Mourning father urges teens to drive safely

The father of a teenage boy who died from injuries suffered in a car crash took Prince George high school students Thursday through the emotional roller coaster parents endure when they have lost a son or daughter to something that occurs all too often.

Greg Drew was often tearful as he told a story filled with frustration and looked back on what happened and how maybe, just maybe, the death of Jason "Jay" Drew at a mere 17 years old could have been prevented.

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His message? That mom and dad really do have your best interests at heart when they lecture you on the dangers of speeding, not wearing a seatbelt, texting while driving or getting behind the wheel after having too much to drink.

"My son wouldn't listen to me because I was his dad," Drew said in an interview following an hour-long presentation before about 150 students at the Centre for Learning Alternatives.

Such untimely deaths have a ripple effect that spreads well beyond the victim.

"It affects everybody. Kids don't understand that; they think their actions won't affect anybody else," Drew said.

While Jay was blocking out his parents, he was paying close attention to Fast and Furious, the 2003 action movie in which stunt drivers were the real stars of the show. If there was a disclaimer "don't try this at home," he ignored it.

In the two weeks prior to his fatal collision with a tree off the bend of a Langley road, Jay had twice gone off the pavement while trying to "drift" his car around the curve.

The collision occurred during the early morning hours of May 11, 2003. He left skid marks the length of a high school gym and hit the tree with such force the car went up on its nose, twirled 180-degrees and landed facing back in the direction he had come from.

Jay was still conscious and able to use his cellphone call his mother on what happened to be Mother's Day.

Drew, who happened to make a living as a firefighter and had seen his share of serious crashes, went to the scene. Even by his standards, the site was horrific - he found his son trapped in wreckage so twisted it took rescuers an hour-and-a-half to extract him and so compressed his shattered femur was pushed back to his ear.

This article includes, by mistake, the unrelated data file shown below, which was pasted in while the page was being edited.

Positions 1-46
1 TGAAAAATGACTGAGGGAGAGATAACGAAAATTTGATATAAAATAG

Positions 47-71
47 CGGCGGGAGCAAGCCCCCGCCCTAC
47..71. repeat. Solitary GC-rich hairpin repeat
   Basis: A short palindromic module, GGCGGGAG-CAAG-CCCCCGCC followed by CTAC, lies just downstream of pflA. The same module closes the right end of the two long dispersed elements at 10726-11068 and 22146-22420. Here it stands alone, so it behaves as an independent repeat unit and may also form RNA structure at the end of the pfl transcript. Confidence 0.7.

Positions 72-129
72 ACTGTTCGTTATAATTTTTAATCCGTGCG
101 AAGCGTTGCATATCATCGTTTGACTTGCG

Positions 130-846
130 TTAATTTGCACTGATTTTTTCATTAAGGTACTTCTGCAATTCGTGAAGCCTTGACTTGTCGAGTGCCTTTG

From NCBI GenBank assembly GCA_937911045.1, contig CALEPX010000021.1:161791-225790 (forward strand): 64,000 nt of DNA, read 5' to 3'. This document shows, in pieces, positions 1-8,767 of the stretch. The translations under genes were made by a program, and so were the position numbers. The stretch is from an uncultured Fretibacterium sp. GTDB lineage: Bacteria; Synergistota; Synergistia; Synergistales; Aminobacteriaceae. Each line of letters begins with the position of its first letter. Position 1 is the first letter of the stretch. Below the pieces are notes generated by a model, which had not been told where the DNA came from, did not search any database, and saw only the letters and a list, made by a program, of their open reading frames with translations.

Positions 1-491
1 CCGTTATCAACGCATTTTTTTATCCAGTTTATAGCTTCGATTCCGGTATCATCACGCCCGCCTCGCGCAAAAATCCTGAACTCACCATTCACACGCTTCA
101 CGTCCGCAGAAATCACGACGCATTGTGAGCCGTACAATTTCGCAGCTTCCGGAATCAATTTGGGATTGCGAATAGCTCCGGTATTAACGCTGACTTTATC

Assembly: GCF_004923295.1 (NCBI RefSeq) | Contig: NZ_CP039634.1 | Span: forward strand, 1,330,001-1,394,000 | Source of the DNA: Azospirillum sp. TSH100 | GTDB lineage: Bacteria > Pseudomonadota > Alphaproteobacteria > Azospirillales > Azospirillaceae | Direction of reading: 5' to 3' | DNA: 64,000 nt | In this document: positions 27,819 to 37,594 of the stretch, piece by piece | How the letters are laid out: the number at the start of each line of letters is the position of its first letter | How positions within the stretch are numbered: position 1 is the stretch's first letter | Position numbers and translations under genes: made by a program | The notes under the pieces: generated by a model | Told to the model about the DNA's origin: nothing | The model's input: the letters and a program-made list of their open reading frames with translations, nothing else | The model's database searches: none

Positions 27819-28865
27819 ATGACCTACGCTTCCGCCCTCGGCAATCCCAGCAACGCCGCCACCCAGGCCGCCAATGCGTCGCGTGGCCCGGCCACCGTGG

But Drew was certain he would survive and, while they waited in the hospital, he asked Jay if he would talk to other teens about his experience once he was out.

"He said 'as soon as you wheel me out the front door, I will start talking,'" Drew said.

That was not to be. An embolism from the injuries suffered down below traveled up into his brain and he had to be put on life support. Three days later, doctors concluded it was hopeless and he was taken off.

"It took less than 10 seconds for my son's heart to stop beating and flatline," Drew said as he sobbed. "Do you know what it's like as a parent to hold your kid's hand his heart beats its last beat? What a failure I felt, I let my kid die."

The fallout went beyond Jay's immediate family - his death threw a major damper on graduation ceremonies at his high school, turning a celebration into a tear-sodden memorial for many.

Drew's presentation, often full of blunt talk, struck a chord. Students looked subdued and roundly warned as they left the gym and went outside to take a look at the car Jay had turned into crumpled metal and Drew now tows along with him as he travels cross-country to tell his story.

"I'll just be a much safer driver," said Zack Silva Carlson.

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